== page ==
4. Language 

Emphasis is on English language materials. Major Western European languages are collected only selectively. Local language materials are purchased in cooperation with bibliographers for South and East Asia, Latin America, the Middle East, and Russia and Eastern Europe. 

5. Publication dates 

The majority of publications selected are current. Efforts should be made to select older titles only if they are of significant importance in regard to new collecting focuses or to replace high-use, lost volumes. 

The interdisciplinary character of education results in materials being acquired from widely diverse sources. Approval plans and standing orders (which cover many publications from university and domestic presses), as well as requests from faculty and students, account for most of the materials requested. Publisher notifications, organizational websites, and print and online reviews of the scholarly literature are also used to select materials. 

Penn Libraries collects most education materials at a research level. Historically, the strengths of the collection include:  

  • Education – General and theoretical 
  • Child study 
  • Educational linguistics/TESOL 
  • Educational psychology 
  • Education in the United States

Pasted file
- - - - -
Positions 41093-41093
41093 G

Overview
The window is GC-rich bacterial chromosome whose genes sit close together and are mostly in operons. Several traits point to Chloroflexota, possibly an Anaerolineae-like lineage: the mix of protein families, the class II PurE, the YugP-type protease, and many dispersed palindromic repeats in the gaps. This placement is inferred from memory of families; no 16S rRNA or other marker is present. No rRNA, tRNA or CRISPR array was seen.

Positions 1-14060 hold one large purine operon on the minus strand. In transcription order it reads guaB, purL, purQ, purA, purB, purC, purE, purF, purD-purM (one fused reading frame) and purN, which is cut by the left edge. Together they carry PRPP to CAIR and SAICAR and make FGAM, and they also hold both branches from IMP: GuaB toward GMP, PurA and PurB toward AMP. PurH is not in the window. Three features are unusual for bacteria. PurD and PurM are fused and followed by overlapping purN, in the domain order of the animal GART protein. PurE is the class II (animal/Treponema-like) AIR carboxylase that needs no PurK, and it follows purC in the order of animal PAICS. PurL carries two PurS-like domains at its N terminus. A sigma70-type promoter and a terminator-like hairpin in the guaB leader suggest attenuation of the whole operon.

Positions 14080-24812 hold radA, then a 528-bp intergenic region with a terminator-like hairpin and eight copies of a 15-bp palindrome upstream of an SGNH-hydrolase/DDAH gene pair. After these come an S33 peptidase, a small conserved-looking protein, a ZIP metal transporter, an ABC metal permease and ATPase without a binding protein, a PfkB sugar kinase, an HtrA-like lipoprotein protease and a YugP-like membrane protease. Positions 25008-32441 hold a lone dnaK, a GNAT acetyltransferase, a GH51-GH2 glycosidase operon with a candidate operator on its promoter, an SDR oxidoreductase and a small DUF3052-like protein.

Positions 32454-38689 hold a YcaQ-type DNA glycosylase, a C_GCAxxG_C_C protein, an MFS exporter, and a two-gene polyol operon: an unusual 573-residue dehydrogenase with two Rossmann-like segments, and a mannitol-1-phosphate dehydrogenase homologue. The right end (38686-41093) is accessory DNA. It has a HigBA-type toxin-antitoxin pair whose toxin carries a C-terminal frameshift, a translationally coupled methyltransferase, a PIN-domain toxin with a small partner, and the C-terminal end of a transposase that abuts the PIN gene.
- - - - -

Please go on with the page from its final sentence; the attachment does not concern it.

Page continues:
• Higher education: College and university curriculum 
  • History of education 
  • Human sexuality education 
  • Intercultural communication 
  • Reading/Writing/Literacy 
  • School administration and organization 
  • Teacher education 
  • Teaching and pedagogy 
  • Urban education 

Collections funds designated for education continue to collect at an advanced research level in these areas of strength.  
 
Penn Libraries seeks to strengthen its collection to support new and changing education programs. In particular, the Libraries are making efforts to strengthen holdings in international education, disability and education, education of ethnic/racial/linguistic minorities, education research, learning analytics, and measurement & testing. 
 
Penn Libraries selectively purchases practical, professional works to support the Netter Center for Community Partnerships’ activities, the Greenfield Intercultural Center-GSE “Pedagogy and Action for Critical Education (PACE)” course, and Philadelphia-area schools. Penn Libraries’ Community Engagement Team also supports area schools through the purchase of materials for partner school libraries.       

In addition to the holdings of the Van Pelt Library, other campus libraries and subject-based subscription resources are used for educational research. These include the:  

  • Lippincott Library for leadership, entrepreneurship, and management/personnel issues.  
  • Biomedical Library for the Med-Ed program and general health concerns.  
  • Annenberg School of Communications Library for intercultural communication and relevant aspects of public policy and media studies.  
  • Museum Library for anthropology and education.  
  • Weigle Information Commons, for a number of software programs. 

Outside of the University, BorrowDirect, EZ Borrow, and interlibrary loan are highly utilized. The Free Library has historically been used for its collection of children's books, though Penn Libraries is also making efforts to strengthen its children’s literature collection.